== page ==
A 15th century mosque in Turkey has been split into three parts and transported by self-propelled robots to its new home.
Construction workers had to break the walls apart which had been held together for hundreds of years so that they could winch the pieces of the mosque onto platforms for transport.
The final 2,500 ton part of the Eyyubi Mosque was taken out of the ancient town of Hasankeyf in Turkey’s Batman province today after the other two sections were moved earlier this year.
The move comes as Turkey’s fourth biggest dam, Ilısu, is expected to submerge the ancient town of Hasankeyf under swathes of floodwater, according to Hurriyet Daily News.
Pictures show the final section of the mosque being hauled in its mile-long journey by powerful robots using more than 300 wheels.
A 15th century mosque in Turkey has been taken out of the ancient town of Hasankyf and relocated by self-propelled robots.
The move comes after Turkey’s fourth biggest dam is expected to submerge the town pic.twitter.com/PLukY1YNnx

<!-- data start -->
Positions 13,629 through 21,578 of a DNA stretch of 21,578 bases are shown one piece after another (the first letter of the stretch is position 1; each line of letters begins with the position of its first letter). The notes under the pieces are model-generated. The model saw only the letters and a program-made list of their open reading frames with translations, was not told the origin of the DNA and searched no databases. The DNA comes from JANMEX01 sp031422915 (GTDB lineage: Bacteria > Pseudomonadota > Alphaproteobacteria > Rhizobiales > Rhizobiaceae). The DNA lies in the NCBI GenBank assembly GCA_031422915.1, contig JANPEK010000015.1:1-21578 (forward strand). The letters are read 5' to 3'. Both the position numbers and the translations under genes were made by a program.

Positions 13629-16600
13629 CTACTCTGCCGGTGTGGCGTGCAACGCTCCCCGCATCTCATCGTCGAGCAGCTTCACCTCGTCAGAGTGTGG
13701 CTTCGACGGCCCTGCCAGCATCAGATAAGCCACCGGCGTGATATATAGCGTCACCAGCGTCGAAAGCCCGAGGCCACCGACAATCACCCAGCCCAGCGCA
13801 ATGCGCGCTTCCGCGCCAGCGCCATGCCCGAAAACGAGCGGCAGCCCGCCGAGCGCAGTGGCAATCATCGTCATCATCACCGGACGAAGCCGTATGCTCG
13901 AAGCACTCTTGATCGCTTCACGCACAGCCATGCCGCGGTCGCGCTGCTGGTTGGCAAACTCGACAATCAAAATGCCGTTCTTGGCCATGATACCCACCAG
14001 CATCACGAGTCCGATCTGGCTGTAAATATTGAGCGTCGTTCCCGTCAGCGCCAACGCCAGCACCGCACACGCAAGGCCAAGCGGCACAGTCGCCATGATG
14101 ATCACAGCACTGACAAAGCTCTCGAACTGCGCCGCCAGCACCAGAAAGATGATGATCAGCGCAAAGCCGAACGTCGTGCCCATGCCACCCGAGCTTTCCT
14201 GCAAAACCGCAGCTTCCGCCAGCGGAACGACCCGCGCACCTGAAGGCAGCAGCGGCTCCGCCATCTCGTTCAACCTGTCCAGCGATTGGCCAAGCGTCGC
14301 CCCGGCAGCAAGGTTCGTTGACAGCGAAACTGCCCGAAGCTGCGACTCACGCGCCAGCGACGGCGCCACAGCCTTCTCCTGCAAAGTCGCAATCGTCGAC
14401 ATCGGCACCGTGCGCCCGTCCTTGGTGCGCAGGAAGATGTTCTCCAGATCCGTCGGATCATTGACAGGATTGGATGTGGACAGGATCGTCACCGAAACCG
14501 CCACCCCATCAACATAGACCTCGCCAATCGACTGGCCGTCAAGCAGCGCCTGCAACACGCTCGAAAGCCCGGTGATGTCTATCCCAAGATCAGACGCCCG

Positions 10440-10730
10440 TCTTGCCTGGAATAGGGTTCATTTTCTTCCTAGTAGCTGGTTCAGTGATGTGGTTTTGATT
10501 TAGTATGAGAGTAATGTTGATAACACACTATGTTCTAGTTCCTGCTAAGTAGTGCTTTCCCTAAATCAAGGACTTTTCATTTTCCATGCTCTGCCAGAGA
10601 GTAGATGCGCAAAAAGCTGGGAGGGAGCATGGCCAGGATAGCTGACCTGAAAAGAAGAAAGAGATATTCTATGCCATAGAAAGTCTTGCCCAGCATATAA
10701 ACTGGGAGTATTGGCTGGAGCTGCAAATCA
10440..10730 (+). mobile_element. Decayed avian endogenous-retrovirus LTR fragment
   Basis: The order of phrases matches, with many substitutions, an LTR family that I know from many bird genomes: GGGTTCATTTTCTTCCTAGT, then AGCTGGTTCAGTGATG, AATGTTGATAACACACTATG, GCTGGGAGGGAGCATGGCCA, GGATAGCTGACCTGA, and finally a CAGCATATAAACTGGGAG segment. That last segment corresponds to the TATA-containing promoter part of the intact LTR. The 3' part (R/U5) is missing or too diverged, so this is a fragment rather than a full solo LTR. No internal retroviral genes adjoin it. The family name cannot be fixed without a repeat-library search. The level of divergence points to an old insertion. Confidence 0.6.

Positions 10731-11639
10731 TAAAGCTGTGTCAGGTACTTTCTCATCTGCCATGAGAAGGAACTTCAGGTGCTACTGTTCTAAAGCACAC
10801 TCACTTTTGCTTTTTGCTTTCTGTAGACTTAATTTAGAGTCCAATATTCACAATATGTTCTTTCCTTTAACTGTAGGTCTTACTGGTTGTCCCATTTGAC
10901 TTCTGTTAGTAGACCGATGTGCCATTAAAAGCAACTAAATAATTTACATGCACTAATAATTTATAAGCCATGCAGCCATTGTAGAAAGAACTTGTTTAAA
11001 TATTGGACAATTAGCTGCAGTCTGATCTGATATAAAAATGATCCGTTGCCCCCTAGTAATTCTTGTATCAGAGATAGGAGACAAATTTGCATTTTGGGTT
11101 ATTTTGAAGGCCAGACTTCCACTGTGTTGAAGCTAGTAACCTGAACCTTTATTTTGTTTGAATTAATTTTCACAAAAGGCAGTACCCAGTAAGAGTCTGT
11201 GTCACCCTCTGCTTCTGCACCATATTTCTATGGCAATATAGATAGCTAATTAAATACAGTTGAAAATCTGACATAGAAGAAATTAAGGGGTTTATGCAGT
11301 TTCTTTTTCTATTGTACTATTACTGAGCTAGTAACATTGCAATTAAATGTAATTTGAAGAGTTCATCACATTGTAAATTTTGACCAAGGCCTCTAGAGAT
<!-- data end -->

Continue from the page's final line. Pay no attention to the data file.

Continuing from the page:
— Middle East Eye (@MiddleEastEye) January 4, 2019
The 4,600 tons of mosque has been relocated to the Hasankeyf New Cultural Park Field, a special site designated for the protected structures.
Along with the 610-year-old mosque other cultural artefacts are being removed to the site which was created in 2017.
A colossal stone work called the Zeynel Bey Shrine was moved using similar technology last year.
The Mayor of Hasankeyf Abdulvahap Kusen said: ‘Works are continuing for the artefacts not to be damaged due to the [flood] waters. The ancient artefacts will come together in the Culture Park near the new residential area,’ the Turkish daily reported.
The town of Hasankeyf was given protected status in 1981 and is home to nearly 6,000 caves.